Many companies approach compliance and security awareness training as a mandatory, annual tick-the-box exercise. As you’ve probably experienced, this approach has little to no impact on actual learning.
To employees who have to do the training, it can feel like the aim of the programs is not to actually give you useful information, but to simply record that the company has told you “to not do this or that". Think back to your own experiences, when have you ever taken something away or learned anything from a boring “click next” training? Your employees are no different.
We have to engage first, if we want to have a chance of educating. It doesn’t matter if we have the best advice or content - If we can’t capture a learner’s attention and keep it, information won't stick.
What we know about how we learn
Think of a time you learned something new. Was this in a classroom, in corporate training, or in the real world? While we might spend a lot of time in classrooms or training workshops, most people build true understanding outside of these formal settings.
A useful guide is the 70:20:10 model:
- 70% of learning comes from hands-on experience and addressing challenges
- 20% comes from working with others and social learning
- 10% comes from formal training and instruction
This highlights that it’s in the real world where we deepen and expand our knowledge, analyzing and synthesizing ideas. We learn by exploring, trying out different things and experiencing the consequences of our choices (good and bad). Reflecting on and remembering these experiences lets us reuse information and apply it to new contexts.
Make training engaging and effective
We’ve all sat through mind-numbing PowerPoint-style eLearning. Most of the time we end up tuning out. We focus our minds on something else while clicking “next” through a compliance quiz as quickly as we can.
It doesn’t have to be this way. Corporate training programs can be genuinely effective at helping employees learn necessary skills and behaviors to keep them, their colleagues and organizations safe and compliant.
Here I discuss four key levers we have to make training more effective, and share examples of what has worked well for us at SAME Solutions over the past years.
- Make it realistic
The point of training is to prepare employees for real world situations. So, it’s critical to make training as realistic as you can.
What has worked really well for us is putting learners into practical situations with Point of View training videos. They are immersed in the surroundings, making scenarios feel more like a realistic experience. We also add interactivity and branching scenarios, so learners see events unfold. Putting people into scenarios creates an "I have been here before" feeling that will help them to identify and navigate issues they might encounter in the real world.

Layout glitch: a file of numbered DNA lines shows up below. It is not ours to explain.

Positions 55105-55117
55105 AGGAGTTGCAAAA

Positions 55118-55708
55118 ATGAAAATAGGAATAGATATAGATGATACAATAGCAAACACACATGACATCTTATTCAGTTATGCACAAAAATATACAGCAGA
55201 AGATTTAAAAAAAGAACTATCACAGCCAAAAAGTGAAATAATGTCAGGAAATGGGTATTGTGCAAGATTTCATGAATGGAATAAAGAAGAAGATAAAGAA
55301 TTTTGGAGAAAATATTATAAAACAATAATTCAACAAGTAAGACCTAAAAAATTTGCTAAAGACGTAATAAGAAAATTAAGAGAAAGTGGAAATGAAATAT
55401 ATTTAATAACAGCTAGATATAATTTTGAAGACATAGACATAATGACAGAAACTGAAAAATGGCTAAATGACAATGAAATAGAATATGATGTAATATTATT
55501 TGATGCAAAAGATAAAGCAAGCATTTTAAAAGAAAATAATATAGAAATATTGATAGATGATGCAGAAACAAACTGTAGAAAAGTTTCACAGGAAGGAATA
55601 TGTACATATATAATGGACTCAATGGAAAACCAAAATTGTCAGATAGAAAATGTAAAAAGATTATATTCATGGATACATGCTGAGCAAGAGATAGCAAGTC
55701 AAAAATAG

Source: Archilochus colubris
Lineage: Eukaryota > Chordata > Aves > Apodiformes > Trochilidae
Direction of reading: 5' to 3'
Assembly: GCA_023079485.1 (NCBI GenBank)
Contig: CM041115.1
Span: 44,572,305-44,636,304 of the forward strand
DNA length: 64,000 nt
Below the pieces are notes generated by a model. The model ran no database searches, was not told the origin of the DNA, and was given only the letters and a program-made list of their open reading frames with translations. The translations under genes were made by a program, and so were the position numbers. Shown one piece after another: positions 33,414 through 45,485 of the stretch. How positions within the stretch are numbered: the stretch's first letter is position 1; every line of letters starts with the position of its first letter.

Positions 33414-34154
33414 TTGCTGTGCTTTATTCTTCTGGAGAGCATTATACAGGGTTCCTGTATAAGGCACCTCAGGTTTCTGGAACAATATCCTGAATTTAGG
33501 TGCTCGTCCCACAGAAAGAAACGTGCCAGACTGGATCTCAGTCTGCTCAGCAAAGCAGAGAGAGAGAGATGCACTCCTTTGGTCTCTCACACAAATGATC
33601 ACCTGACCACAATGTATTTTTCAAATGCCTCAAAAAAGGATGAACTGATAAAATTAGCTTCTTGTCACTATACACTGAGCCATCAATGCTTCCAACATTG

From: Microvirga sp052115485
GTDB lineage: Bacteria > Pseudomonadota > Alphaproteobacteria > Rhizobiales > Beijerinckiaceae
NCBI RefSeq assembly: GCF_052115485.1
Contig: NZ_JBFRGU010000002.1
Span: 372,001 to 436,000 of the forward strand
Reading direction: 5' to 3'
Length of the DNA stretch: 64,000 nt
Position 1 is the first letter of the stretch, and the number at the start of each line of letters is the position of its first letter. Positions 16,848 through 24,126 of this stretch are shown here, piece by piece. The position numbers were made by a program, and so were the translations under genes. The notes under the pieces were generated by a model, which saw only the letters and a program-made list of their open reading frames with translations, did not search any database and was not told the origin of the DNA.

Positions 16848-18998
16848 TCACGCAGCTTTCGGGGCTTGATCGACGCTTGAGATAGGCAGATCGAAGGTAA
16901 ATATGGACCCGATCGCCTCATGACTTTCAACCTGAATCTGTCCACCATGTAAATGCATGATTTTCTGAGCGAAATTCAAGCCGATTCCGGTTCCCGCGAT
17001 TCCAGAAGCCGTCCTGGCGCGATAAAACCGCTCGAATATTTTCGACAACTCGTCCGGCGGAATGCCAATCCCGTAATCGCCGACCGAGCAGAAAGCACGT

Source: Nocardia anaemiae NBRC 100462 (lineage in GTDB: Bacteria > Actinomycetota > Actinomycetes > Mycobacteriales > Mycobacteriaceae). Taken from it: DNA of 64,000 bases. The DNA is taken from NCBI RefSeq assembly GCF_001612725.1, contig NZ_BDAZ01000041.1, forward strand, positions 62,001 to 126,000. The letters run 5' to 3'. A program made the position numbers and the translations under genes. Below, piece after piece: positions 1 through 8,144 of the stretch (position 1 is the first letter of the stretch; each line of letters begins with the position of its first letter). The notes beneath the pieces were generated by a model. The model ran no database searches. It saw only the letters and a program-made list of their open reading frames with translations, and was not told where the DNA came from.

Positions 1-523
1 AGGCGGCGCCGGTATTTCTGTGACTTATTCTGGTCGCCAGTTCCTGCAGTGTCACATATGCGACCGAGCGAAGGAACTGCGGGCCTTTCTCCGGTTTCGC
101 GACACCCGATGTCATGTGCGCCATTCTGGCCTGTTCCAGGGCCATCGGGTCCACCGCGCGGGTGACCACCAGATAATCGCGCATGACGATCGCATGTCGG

- Connect on an emotional level
People are ruled by their emotions, often without realizing. We pay more attention to information that makes us feel something, and we remember that information better.
The vast majority of our behavior is driven by automatic and impulsive reactions based on emotions and the subconscious. Yet, most training speaks to the side of our brains that is rational, logical and puts in a lot of effort to assess situations. We use this side way less often.
So provide training scenarios that target learners’ emotional responses, rather than just their logical brain. This will make the information easier to remember and use when they’re in a similar real-life situation.
What has worked well for us is the use of cinematography techniques and trained actors to target learners’ emotions and get them to ‘feel’ about a situation, not just think about it.
- Give freedom to experiment
Experimentation is a natural part of how we learn, and embracing curiosity is a great way to keep learners interested. Provide people with a safe environment to experiment and test their responses to challenging situations that they might face in the real world. Learning by doing means employees are deepening their understanding of concepts and internalizing the information.
We’ve found that interactive video scenarios are useful for learning by doing. In these scenarios, learners can test out different actions and get instant feedback. We try to make the best response not super obvious, and also encourage learners to try out clearly wrong options to see the consequences. This drives a lot of engagement because learners can see the immediate application and benefit of what they are learning.
- Keep it relevant
If a learner gets overloaded with an endless amount of information and can’t see how this will apply to them, they won’t pay attention and won’t learn what they need to. Training should be cut back to what is absolutely essential to the individual. Less is more.
We took the approach of structuring training videos into shorter, more focused modules. This has worked well for us because learners can pick and choose what’s right for them. They are more likely to pay attention and gain relevant knowledge.
Want to see examples of these principles in action in our training videos? Get instant access to our free demo.
 For more, see the book “Thinking, Fast and Slow” by Daniel Kahneman